What is the most common cause of varicose veins?

Varicose veins are caused by increased blood pressure in the veins.

Varicose veins

occur in veins close to the surface of the skin (superficial). Blood moves to the heart through one-way valves in the veins. When the valves weaken or become damaged, blood can pool in the veins.

Weak or damaged valves can cause varicose veins. Arteries carry blood from the heart to the rest of the body. The veins return blood from the rest of the body to the heart. For blood to return to the heart, the veins in the legs must work against gravity.

There are many factors that can cause varicose veins. The most common are pregnancy, standing for long periods of time, and obesity. Varicose veins are often caused by weak or damaged valves. This is because there are tiny valves in the veins that return blood to the heart.

If these valves are weakened, they can allow blood to flow back into the vein. Gravity is at play here, so it affects areas of the lower body, such as the legs, the most. When blood flows back through the veins, it can pool or pool there. This is why the veins enlarge and skin discoloration can occur.

Varicose veins are usually caused by weakness in the walls and valves of the veins. Normally, the one-way valves in the leg veins keep blood moving toward the heart. When the valves don't work properly, they allow blood to return to the vein. The vein swells due to the blood that accumulates there, which causes varicose veins over time.

Varicose veins can be caused by the weakening of the valves (incompetent valves) within the veins that allow blood to pool in the veins instead of traveling to the heart. For many people, varicose veins and spider veins, a mild and common variation of varicose veins, are simply a cosmetic problem. While being pregnant may increase the risk of developing varicose veins, most women find that their veins improve significantly after the baby is born. In many cases, varicose veins cause only mild discomfort, and a person can control them with home remedies.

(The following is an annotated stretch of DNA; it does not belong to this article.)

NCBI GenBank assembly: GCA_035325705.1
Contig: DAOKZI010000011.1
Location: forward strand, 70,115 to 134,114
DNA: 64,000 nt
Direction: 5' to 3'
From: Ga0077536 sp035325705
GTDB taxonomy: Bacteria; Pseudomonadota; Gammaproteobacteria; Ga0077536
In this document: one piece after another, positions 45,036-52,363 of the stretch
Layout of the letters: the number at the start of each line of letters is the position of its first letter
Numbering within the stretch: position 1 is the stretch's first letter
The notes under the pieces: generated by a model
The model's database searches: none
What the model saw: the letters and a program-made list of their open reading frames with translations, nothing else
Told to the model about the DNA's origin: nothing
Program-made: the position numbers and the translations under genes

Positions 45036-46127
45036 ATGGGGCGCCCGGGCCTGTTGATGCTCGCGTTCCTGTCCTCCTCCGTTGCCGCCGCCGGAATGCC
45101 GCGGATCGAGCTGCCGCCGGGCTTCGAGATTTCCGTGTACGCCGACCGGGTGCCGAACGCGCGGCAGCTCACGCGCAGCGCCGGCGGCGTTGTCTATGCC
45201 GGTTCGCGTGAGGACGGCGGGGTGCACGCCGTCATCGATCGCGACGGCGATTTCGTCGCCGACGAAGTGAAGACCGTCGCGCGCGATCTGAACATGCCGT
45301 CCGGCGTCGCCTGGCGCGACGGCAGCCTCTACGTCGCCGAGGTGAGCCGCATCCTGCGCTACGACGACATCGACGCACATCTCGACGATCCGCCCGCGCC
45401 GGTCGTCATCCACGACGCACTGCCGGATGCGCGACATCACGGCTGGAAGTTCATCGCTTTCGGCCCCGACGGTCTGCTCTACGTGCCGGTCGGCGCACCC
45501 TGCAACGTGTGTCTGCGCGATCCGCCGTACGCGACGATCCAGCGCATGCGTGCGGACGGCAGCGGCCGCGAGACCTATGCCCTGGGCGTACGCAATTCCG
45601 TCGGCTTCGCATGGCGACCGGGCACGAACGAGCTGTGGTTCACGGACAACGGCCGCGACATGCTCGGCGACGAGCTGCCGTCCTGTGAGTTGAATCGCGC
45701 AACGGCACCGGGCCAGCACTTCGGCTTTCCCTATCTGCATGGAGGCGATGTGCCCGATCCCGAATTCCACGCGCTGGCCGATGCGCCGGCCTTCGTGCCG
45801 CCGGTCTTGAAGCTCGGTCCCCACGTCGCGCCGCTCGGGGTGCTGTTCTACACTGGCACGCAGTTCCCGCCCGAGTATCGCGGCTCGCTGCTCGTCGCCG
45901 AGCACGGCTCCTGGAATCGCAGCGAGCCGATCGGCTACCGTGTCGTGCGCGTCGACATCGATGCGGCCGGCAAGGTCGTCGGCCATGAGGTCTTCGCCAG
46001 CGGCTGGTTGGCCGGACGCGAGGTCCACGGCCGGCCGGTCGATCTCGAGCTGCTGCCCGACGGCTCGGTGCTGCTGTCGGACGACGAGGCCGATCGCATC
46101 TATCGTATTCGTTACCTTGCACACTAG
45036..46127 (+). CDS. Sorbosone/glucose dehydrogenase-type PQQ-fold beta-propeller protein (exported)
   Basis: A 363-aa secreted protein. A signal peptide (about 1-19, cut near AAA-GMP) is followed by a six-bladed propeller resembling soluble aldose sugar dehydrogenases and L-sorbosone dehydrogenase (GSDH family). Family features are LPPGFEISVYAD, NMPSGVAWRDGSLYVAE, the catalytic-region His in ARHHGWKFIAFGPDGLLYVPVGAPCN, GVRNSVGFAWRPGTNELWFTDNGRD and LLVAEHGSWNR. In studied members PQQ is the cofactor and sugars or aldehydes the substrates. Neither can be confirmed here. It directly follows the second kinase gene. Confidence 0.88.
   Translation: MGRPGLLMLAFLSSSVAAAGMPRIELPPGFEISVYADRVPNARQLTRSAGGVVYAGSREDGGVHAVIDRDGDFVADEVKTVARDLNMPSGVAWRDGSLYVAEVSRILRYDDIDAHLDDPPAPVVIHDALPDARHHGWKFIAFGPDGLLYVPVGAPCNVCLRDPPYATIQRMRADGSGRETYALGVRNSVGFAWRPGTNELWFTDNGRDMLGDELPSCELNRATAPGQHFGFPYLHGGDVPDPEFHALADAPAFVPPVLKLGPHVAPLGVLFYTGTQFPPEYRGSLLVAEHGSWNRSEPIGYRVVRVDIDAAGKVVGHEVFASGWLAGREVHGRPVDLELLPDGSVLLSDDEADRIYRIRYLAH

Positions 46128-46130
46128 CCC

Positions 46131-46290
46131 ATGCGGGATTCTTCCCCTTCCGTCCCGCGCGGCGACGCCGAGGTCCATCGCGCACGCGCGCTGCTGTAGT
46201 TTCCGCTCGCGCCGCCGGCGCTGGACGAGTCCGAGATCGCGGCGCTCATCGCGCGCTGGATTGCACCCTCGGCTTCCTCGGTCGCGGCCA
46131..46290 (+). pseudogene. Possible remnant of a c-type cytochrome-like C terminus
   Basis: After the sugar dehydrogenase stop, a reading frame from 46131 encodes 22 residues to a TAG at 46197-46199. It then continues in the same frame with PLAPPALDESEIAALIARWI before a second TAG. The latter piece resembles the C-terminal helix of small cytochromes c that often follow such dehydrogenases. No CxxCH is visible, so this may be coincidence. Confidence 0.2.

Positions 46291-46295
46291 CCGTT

Sclerotherapy is a common treatment for varicose veins, spider veins, and some other health conditions. If a person has no symptoms or discomfort and doesn't mind seeing varicose veins, they may not need treatment. Taking self-care steps can help ease discomfort and pain, prevent varicose veins from worsening, and prevent more serious problems. Some research suggests that jobs that require standing for long periods of time may increase the risk of developing varicose veins.

Compression stockings can relieve discomfort, pain, and swelling, but research hasn't confirmed whether they stop varicose veins from getting worse or even prevent them. This suggests that varicose veins may be caused in part by genes (the units of genetic material that you inherit from your parents). It's common for people to notice their varicose veins in their legs, as there is more pressure displaced in the legs. If a person has varicose veins, they may want to contact a doctor, even if their symptoms aren't severe, to ensure that they can avoid serious complications, such as DVT.

Most people with varicose veins can get enough relief with home remedies, such as compression stockings. Varicose veins occur when blood pools in the veins as it tries to return to the heart to pick up fresh oxygen. However, this is not always the case and sometimes, even if the varicose veins improve, some may still be visible. The insecurity, discomfort, and other problems that accompany varicose veins can be difficult to manage.


Tia Maruscak
Tia Maruscak

Infuriatingly humble zombie buff. Typical entrepreneur. Hardcore internet practitioner. Wannabe bacon nerd. Certified beer expert.